ln the modification illustrated by Fig. 2 wherein like reference numerals refer to like parts in the embodiment illustrated in Figs. l and 2, the strip winding of magnetic and electrically conductive material is replaced by a conventional coil 15 formed of turns of insulated electrically conductive wire. Opposite ends of the wire are brought out through the core to provide terminals to which a D. C. voltage may be applied.
In the modification illustrated in Fig. 3 the toroidal core structure 2 is composed of a plurality of ring-like lamina containing the circumferentially disposed saturating winding 10. This winding may be a conventional preformed coil as in Fig. 2 or as is preferred and illustrated the winding 10 is composed of wound strip or ribbon-like conductor, the windings of which are insulated from each other and from the core structure as by means of the insulation 16. It is of course preferred in this ernbodiment that the ribbon-like conductors be formed of a magnetic material although such material may not possess the optimum in electrical resistance. It is understood that the laminae 2 may be held together in a conventional manner and that slots (not shown) are provided to receive the inner and outer ends of the spirally wound strip coil 10. These slots are preferably formed by slitting the ring-lamina and aligning the slits to form the Slots through which project the ends of the ribbon. It is understood also that the inductance coil 1 is wound about the core so that the ends of the ribbon are accessible through the main inductance coil. Clearly other constructions of the core may be devised, for example the laminated core may be formed of ribbon windings in a manner similar to the inner coil, however, the construction illustrated is preferred. Also the ribbon conductor may be used alone as a core for the inductance winding.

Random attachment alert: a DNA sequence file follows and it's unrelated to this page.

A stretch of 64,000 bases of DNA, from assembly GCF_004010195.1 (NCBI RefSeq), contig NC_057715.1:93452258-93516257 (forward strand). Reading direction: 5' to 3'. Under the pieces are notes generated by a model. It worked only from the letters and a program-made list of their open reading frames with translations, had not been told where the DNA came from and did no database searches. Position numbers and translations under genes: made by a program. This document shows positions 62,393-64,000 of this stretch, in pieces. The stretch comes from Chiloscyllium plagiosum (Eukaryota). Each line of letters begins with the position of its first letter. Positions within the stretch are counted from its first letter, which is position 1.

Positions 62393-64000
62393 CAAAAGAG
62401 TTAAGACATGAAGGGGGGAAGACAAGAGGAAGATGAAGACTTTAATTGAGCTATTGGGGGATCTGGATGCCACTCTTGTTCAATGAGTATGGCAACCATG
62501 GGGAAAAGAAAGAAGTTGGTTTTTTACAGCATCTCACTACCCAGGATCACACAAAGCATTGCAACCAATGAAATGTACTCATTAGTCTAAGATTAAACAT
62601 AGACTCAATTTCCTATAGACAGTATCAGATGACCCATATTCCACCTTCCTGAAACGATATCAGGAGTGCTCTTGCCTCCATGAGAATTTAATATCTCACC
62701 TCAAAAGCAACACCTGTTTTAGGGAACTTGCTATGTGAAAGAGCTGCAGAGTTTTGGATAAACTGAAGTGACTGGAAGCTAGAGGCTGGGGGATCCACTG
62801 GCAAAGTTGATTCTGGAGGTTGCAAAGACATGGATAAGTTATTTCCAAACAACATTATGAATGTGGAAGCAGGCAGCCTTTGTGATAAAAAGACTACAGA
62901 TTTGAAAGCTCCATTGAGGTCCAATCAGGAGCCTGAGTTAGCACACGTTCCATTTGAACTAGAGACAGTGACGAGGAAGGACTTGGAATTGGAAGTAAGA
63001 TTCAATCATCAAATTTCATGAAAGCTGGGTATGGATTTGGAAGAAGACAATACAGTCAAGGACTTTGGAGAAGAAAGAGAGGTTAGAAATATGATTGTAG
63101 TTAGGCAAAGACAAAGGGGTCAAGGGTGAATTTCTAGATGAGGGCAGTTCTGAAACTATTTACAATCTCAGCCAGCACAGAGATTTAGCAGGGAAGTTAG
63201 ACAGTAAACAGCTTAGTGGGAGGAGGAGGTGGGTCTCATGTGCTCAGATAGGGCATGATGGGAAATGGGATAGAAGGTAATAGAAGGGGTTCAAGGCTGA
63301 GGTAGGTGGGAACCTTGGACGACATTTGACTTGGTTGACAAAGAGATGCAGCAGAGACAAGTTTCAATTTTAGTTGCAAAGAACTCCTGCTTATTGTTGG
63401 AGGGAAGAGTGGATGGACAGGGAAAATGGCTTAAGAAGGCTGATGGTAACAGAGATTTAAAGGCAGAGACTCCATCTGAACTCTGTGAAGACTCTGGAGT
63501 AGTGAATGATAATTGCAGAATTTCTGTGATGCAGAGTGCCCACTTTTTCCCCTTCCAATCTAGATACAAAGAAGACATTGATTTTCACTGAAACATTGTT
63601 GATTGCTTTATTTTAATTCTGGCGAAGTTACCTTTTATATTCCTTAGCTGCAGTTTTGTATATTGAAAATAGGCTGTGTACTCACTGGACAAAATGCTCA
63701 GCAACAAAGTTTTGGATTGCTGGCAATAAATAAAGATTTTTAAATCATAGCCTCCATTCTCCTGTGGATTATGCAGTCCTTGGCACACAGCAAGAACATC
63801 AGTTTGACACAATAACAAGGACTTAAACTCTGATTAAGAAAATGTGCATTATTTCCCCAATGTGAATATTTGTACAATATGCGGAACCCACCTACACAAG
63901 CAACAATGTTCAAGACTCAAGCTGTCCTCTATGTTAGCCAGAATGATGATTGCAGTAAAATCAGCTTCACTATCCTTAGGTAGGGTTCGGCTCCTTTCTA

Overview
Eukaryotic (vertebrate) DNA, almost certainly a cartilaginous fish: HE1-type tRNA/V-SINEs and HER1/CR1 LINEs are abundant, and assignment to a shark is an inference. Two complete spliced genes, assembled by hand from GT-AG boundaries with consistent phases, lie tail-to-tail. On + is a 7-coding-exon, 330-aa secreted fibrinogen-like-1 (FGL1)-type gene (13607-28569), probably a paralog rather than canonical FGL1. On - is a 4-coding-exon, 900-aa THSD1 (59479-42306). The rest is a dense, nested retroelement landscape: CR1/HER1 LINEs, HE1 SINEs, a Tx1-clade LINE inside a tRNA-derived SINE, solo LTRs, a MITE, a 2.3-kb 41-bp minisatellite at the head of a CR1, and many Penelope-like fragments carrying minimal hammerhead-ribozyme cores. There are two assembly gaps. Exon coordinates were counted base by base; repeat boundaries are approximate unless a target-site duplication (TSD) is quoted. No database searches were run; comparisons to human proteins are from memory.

It is apparent from the foregoing that there is provided by this invention an improved toroidal Winding the inducance of which may be varied by altering the saturation of the closed core structure about which the toroid is wound with a ux produced by direct current conductors contained within the core structure and wound in a direction circumferentially of the core so that the saturating ux will be in a direction normal to the main flux.
Obviously many other modifications and variations of the present inventionl are possible in the light of the above teachings. It is therefore to be understood, that, within the scope of the appended claim, this invention may be practiced otherwise than as specifically described.
The invention herein described may be manufactured and used by or for the Government of the United States of America for governmental purposes without the payment of any royalties thereon or therefor.
A variable reactance device comprising a multiturn spiral coil of substantially ribbon-shaped high permeability conducting material, insulating means disposed between adjacent turns of said coil, a high permeability nonconducting ferrite toroidally-shaped core having a substantially continuous outside surface constructed of two symmetrical solid sections with a continuous groove therein forming an annular space Within the core body for receiving a high permeability coil, said spiral coil being enclosed within said core with the conducting material of said ribbon-shaped coil in direct Contact with said core, means penetrating said core for providing electrical con nections to the opposite ends of said spiral coil, and a toroidal coil of nonpermeable conducting material Wound around said score.
References Cited in the le of this patent UNITED STATES PATENTS 743,444 Burgess et al Nov. 10, 1903 1,287,982 Hartley Dec. 17, 1918 1,289,418 Elmen Dec. 31, 1918 1,561,782 Given Nov. 17, 1925 1,606,777 Payne Nov. 16, 1926 1,935,208 Haydon Nov. 14, 1933 2,333,015 Kramer et al Oct. 26, 1943 2,445,813 Walworth July 27, 1948 2,452,529 Snoek Oct. 26, 1948 2,474,988 Sargrove Iuly 5, 1949 OTHER REFERENCES Printed Circuit Techniques National Bureau of Standards Circular 468, issued November 15, 1947. (Par- V ticularly page 18.)